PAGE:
• October: Red Ribbon Week is the last week of October and mobilizes communities to educate youth and encourage drug prevention activities.
- “National Drug and Alcohol Facts Week.” National Institute on Drug Abuse. Accessed November 2018.
- “DEA National Take Back.” Drug Enforcement Administration. Accessed November 2018.
- “Diversion Control Division.” Drug Enforcement Administration. Accessed November 2018.
- “National Recovery Month.” Substance Abuse and Mental Health Services Administration. Accessed November 2018.
- “Red Ribbon Campaign.” Red Ribbon Campaign. Accessed November 2018.
Build Your Communication or Social Marketing Campaigns and Programs
Changing social norms is a proven method to implement prevention strategies, and social marketing is a useful method to achieve that goal. The Centers for Disease Control and Prevention’s Gateway to Health Communication & Social Marketing Practice provides tools and templates communities can use to develop communication and social marketing campaigns and programs. This resource provides tips on analyzing your audience, choosing appropriate tools, and evaluating the success of your messages and campaigns.
Prevention is about stopping problems before they start. This section highlights key starting points to find programs that are effective in educating populations about the hazards of — and ways to avoid — opioid abuse. SAFE can help your community find targeted prevention solutions for your community, school, or workplace.
Educate Teens about Drugs and Substance Use
We know that if we educate teens about the science of the brain and substance use disorder, we can drive down drug use rates. We also know talking to teens in language that resonates can be difficult. The National Institute on Drug Abuse (NIDA) provides free educational tools specifically targeted at teens and covering a large range of topics with scientific facts and engaging images. These tools can be used by educators, faith-based groups, child and youth centers, or any community organization connected with youth.
- “Drugs: SHATTER THE MYTHS.” National Institute on Drug Abuse. Accessed November 2018.
Use School Curriculum to Educate and Prevent Use
School prevention curriculum can be costly but effective in preventing substance use. Discovery Education, in partnership with the Drug Enforcement Agency (DEA), created Operation Prevention, a comprehensive program to combat opioid abuse, available at no cost to schools. The program includes virtual field trips, parent resources, K-12 tools aligned with English & Spanish language standards, and a toolkit for parents.
- “Operation Prevention.” Discovery Education and the Drug Enforcement Agency. Accessed November 2018.
Engage With Local and State Government Officials on Prevention Efforts
Civic engagement is a necessary component of effective prevention to change attitudes and norms around substance use. Collaboration among local government officials is a key to prevention success. One model for local government leaders looking to establish or enhance their prevention efforts is the joint report from the National Association of Counties and the National League of Cities, Prescription for Action: Local Leadership in Ending the Opioid Crisis, which provides guidance on how cities and counties can strengthen collaboration with each other and with state, federal, private, and nonprofit partners. The report shows successful practices from cities and counties and provides recommendations your community or organization can use as you work with state and federal officials and nonprofit organizations to expand your prevention efforts.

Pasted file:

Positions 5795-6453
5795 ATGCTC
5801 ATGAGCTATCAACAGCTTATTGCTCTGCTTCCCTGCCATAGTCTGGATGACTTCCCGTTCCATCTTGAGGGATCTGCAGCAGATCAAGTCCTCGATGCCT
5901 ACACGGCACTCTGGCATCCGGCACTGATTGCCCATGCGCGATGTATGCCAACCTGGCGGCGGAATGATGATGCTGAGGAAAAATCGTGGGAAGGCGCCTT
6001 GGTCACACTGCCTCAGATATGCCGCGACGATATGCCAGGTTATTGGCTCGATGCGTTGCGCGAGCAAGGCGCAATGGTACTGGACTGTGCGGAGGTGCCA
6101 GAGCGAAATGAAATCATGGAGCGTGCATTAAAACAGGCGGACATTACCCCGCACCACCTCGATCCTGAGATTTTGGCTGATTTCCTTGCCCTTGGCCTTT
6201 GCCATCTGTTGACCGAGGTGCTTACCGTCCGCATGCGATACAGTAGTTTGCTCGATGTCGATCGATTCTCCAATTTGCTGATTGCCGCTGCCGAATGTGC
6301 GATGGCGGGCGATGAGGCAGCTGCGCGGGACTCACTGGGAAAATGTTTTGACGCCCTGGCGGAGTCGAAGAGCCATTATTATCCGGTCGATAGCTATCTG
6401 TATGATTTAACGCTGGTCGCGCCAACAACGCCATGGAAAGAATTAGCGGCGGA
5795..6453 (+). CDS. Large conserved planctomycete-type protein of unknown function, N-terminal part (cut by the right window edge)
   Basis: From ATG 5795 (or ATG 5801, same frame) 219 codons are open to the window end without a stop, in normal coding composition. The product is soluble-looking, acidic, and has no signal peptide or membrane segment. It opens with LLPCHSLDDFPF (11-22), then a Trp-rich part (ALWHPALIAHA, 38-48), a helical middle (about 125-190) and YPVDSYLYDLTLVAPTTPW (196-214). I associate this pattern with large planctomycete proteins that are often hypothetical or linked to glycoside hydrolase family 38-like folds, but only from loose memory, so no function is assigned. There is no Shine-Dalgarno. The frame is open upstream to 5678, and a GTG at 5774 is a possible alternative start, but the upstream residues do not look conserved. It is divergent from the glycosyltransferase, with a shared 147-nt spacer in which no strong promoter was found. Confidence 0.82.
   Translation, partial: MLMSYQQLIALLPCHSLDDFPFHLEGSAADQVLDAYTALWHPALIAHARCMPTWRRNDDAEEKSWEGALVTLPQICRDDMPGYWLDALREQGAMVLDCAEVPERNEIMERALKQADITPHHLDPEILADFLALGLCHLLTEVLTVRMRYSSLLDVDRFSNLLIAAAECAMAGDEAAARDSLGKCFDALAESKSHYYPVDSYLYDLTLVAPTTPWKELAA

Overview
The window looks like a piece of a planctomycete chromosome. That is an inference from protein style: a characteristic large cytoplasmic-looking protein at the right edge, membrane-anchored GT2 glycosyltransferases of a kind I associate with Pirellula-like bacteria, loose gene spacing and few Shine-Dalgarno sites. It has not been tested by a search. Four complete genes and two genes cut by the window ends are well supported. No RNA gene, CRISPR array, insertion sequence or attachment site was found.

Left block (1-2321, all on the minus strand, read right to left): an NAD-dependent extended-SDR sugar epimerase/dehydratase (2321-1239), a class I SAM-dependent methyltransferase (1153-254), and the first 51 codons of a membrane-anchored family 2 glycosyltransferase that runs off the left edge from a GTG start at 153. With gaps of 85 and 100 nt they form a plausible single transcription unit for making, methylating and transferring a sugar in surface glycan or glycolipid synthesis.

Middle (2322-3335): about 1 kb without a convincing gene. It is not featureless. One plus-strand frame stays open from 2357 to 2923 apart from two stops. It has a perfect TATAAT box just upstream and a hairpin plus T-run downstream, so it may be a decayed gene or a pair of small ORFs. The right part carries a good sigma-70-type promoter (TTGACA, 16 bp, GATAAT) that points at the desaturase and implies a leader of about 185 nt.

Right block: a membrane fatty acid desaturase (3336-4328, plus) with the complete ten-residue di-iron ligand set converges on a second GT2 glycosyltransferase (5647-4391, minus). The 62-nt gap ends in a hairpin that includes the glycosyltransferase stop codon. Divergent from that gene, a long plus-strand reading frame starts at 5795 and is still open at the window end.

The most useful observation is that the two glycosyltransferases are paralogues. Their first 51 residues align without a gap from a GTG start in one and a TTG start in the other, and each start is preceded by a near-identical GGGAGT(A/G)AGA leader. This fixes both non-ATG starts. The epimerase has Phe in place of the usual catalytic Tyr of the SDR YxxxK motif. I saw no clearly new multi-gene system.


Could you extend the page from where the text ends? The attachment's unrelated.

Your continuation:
- “Prescription for Action: Local Leadership in Ending the Opioid Crisis.” National Association of Counties and the National League of Cities. Accessed November 2018.
Prevent Opioid Use Through Focused Education
Focusing on opioid use and its associated dangers is a targeted way to prevent first-time use. Heroin, Fentanyl & Other Opioids: From Understanding to Action is an opioid-focused prevention resource provided by the Partnership for Drug-Free Kids to prevent first-time use through education of children and families. It includes sections on understanding the risks and protecting your family and community from opioids, and it provides access to a variety of presentations that can be used in your community.
- “Heroin, Fentanyl & Other Opioids: From Understanding to Action.” Partnership for Drug-Free Kids. Accessed November 2018.
Provide Culturally Appropriate Prevention Services
Determining how to provide culturally appropriate services is challenging for many communities. Yet services that are not delivered within the context of culture often are not successful. The Think Cultural Health Guide and implementation Blueprint from the U.S. Department of Health and Human Services helps communities understand and implement the national standards for culturally and linguistically appropriate services (CLAS). These services are respectful of and responsive to the cultural and linguistic needs of all individuals. Communities can use this guide to make sure prevention programs and initiatives are culturally appropriate — which will make them more effective within the community or population being served.
- “Think Cultural Health Guide.” Office of Minority Health, U.S. Department of Health and Human Services. Accessed November 2018.
- “A Blueprint for Advancing and Sustaining CLAS Policy and Practice.” Office of Minority Health, U.S. Department of Health and Human Services. Accessed November 2018.